Make an Easter favourite
Who can resist a warm-from-the-oven hot cross bun, smothered in butter? magazine’s baking expert Alice Arndell says the key to great hot cross buns is generous helpings of spices and fruit, and taking your time with the dough.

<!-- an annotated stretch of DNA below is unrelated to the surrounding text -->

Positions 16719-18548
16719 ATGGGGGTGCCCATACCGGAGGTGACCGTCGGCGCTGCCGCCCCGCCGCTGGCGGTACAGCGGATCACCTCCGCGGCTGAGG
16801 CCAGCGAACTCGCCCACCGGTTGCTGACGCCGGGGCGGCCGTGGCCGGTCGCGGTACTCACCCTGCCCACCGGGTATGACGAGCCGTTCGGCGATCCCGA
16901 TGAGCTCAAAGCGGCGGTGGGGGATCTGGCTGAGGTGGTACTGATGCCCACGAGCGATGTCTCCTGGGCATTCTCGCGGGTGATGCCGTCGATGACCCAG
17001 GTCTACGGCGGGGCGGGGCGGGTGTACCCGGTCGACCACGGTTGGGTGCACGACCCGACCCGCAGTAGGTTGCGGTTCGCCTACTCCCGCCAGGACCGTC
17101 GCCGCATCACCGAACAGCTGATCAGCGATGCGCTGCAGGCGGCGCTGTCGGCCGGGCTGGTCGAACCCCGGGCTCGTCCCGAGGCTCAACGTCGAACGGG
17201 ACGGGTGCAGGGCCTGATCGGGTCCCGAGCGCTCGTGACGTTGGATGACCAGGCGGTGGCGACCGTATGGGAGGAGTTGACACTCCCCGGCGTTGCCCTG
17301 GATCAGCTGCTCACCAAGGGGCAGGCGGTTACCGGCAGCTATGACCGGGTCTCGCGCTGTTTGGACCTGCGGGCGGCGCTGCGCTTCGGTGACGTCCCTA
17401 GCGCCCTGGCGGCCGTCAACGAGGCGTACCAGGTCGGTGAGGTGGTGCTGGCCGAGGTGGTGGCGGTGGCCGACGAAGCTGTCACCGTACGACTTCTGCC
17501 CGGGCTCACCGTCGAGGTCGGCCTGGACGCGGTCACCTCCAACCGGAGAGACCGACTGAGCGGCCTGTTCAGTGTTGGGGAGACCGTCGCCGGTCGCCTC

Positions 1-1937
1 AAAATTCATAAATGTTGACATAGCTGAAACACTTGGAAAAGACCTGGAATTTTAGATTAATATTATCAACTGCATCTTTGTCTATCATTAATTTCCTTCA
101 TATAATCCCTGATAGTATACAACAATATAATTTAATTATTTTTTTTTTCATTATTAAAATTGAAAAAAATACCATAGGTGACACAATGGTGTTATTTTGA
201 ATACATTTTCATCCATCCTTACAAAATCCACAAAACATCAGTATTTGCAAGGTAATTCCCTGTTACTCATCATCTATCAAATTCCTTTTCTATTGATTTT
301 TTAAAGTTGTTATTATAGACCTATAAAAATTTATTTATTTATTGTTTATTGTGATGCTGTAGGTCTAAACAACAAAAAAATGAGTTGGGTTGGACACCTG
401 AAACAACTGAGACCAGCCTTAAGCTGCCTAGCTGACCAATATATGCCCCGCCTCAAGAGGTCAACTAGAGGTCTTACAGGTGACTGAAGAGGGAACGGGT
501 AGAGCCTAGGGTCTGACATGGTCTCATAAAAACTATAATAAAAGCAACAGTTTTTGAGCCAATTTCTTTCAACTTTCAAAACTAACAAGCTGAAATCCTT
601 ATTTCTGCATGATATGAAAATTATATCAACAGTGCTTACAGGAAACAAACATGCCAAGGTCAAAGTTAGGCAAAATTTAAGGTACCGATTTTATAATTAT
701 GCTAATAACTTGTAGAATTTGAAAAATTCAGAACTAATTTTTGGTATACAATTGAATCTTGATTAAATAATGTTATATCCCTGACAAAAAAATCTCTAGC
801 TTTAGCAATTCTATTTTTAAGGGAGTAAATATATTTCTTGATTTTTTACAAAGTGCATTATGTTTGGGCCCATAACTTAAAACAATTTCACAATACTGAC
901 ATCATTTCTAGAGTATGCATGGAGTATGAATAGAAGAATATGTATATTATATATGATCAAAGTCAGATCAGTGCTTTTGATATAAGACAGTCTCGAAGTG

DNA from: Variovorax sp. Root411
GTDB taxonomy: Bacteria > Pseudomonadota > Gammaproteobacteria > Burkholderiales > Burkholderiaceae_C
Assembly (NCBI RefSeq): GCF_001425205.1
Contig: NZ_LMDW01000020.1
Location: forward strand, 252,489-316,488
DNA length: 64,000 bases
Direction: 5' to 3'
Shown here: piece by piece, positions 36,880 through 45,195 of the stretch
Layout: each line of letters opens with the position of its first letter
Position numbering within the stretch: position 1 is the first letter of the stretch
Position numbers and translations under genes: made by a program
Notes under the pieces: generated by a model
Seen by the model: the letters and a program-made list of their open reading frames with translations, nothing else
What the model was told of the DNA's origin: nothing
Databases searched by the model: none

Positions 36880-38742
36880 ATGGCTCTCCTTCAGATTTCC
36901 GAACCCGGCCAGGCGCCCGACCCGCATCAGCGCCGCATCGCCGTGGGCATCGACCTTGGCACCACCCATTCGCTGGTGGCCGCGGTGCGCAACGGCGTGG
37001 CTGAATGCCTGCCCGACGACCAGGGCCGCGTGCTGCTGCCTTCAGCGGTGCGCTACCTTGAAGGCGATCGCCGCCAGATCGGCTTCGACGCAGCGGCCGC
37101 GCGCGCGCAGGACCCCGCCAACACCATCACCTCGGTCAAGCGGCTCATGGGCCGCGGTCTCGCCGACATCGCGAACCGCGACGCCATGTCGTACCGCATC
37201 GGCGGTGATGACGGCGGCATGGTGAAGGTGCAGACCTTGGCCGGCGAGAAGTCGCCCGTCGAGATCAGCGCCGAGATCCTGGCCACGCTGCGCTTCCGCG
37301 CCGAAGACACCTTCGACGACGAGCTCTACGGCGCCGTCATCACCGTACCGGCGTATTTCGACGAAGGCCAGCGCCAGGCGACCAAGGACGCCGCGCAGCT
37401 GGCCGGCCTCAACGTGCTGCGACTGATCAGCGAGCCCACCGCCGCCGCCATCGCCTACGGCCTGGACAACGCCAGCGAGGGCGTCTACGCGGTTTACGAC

10-12 minutes until the dough is a smooth ball. Stop for 30 seconds every 2 minutes to give the gluten time to rest. To test if it’s ready, stretch it – it should stretch a fair way before breaking. 4) Tip the dough into a large lightly oiled bowl and cover with plastic wrap. Leave in a warm place to rise for 2 hours or until doubled in size. Add the dried fruit and use the dough hook to mix well. Cover with plastic wrap and leave to rise for 1 hour in a warm place. 5) Tip the dough on to a lightly floured bench and use a sharp knife to divide into 16 equal lumps (mine were about 105g each). Shape into balls and place on a baking paper-lined baking tray. The balls should be just touching or have just a little space around them. 6) Cover with a clean tea towel and put the tray in a warm place for 30 minutes to rise. To test if the buns are ready to bake, press the top of one gently. If it springs back slowly they are ready. (If it springs back quickly they need a bit longer; if it stays dented they’re over-proved so get them in the oven quickly!) 7) Preheat the oven to 200°C. While the buns are rising, make the cross paste by putting the flour in a small bowl with cup water and stirring until smooth. 8) Spoon the flour paste into a piping bag (or small sealable plastic bag). Fit a piping tip to the bag or cut a 3mm hole in one corner. Carefully pipe the crosses over the risen buns. 9) Bake for 20 minutes or until risen and golden brown. While they are cooking, make the glaze by dissolving the caster sugar in 2 tablespoons boiling water. Brush over the hot buns then cool on a wire rack for 10 minutes before serving. Baker’s note: You can start the recipe a day in advance if you like – after mixing in the fruit and letting the dough rise again, knock it down gently by folding it in towards itself then cover with plastic wrap and leave it in the fridge overnight. You can then complete the shaping, rising and baking the next day. Just keep in mind that the rising will take a bit longer with cold dough (1 to 11⁄ hours instead of 30 minutes).